All novelists will have to wait until next week’s blog which will address fiction proposals. Today’s topic is nonfiction.
What is the Big Idea?
Trying to find something unique and never before addressed in book form is nearly impossible. But each proposal needs to be clear what the book is about. You’d be amazed how many proposals I’ve seen where they try to hide the “pay-off.”
If the book is about dealing with difficult people, lead with that. If it is about potty training, lead with that. If it is about church planting, lead with that.
What is Your Platform?
This is another way of asking “Who are you and why do you have the right to write this book?” Do you have the credentials to be an expert on the topic? Are you out speaking regularly to sizeable audiences on the topic? Do you have a blog or a newsletter that speaks to this topic?
I ache for the writers who have worked on a book for twenty years, on a theological topic, while they have had a career as a car salesman or some other unrelated occupation. It doesn’t mean the writer isn’t any good, but credibility factors in when the buying public looks at the book before buying it.
Platform, in essence, is presenting to the agent, the publisher, and the marketing department the size of the audience you can bring with you to the book, which usually translates into measurable sales.
One caveat…some books do not need a platform to be published. Often there are books where the concept or the title is bigger than the writer. But even then a publisher is going to want to know what you, the writer, can do to sell copies of the book.
What Makes Your Book Unique?
If you’ve defined the big idea and have a platform on which you are standing to tell the world of your book…then why your book and not Mr. Famous Author and his book on the same topic?
I remember once seeing a great proposal on grief and suffering. But when we looked at the comparable titles, there was nothing in the proposal that could make it stand out against the 50 well-known titles already available. Doesn’t mean the book idea wasn’t worthy, only that it would struggle to get a foothold without something extra.
Is Your Book Commercially Viable?
For example, I might write a book on all 150 Psalms…and it is brilliant (at least I think so)… But who cares what I have to say about the Psalms? I suspect I could sell a few to fellow church members and carry it with me to places where I speak. And a few blog readers might be curious. But that does not translate to “commercial viability.”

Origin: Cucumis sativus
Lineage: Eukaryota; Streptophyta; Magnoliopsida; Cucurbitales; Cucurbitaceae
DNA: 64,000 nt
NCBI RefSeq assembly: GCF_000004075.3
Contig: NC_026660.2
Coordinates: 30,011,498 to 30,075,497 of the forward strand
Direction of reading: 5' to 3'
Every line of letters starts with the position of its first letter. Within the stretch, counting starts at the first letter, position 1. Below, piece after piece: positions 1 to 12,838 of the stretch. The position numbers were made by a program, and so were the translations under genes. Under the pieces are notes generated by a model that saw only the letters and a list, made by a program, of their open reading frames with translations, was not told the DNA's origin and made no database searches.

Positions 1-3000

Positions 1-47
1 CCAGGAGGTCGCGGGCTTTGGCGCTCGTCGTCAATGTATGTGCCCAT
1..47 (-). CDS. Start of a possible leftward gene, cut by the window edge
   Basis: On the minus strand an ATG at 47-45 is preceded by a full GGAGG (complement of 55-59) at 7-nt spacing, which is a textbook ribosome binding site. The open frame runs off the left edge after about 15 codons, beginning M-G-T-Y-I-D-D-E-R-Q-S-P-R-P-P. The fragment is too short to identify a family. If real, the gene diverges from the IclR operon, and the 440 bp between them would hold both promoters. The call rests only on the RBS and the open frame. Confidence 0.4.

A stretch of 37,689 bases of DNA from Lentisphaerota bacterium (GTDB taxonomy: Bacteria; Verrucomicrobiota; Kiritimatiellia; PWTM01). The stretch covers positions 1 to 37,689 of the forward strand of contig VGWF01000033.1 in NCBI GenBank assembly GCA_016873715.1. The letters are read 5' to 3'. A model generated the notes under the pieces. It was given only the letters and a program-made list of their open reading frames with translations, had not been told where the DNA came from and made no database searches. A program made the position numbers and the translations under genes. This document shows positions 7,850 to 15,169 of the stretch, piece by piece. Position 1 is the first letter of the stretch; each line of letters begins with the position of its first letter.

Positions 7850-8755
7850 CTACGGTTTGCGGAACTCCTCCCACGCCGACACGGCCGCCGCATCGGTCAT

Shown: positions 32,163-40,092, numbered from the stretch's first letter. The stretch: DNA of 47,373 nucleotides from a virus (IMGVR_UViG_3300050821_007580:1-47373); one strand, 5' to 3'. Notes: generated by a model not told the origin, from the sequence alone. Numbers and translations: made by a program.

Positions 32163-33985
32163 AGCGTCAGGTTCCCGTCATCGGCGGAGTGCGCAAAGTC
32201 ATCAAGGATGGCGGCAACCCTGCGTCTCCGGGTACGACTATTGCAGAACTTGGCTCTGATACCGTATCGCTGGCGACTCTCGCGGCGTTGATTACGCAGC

Even if I know I could personally sell 1,000 copies, that is not going to attract a major publisher, despite the fact that it is the best commentary ever written on the Psalms. I simply do not have the caché that would make someone who does not know me gasp and say “I have to buy this book!”
Does it mean the book is unworthy of publication? Of course not. It only means that from an economic perspective it would be highly unusual for a major publisher to invest in it.
That is the beauty of today’s technology that would allow me to publish the book myself and sell those 1,000 copies without having to print a truckload of books and store them in my garage.
Have You Written the Best Book Ever?
Okay, maybe that question is a little unfair. But here’s the reality. A majority of the proposals that agents receive are not very well written. I’m sorry to be the one to say it. That is why an extremely well-written book makes me sit up and take notice. They stand out simply by the quality of writing.
Put your book through its paces. Consider hiring a top-level freelance editor (like those found in the Christian Writers Market Guide). It will not be cheap, but do you want it to be cheap? (The old adage is that you get what you pay for.) Even then don’t expect the freelance editor to be a magician and convert your turnip into gold. It may still be a turnip.
Our agency has had first-time authors, never before published, receive a contract because they answered all these questions perfectly. A great idea, with a good platform, positioned strategically for the market, and delivered fantastic sample chapters.
Now it is your turn.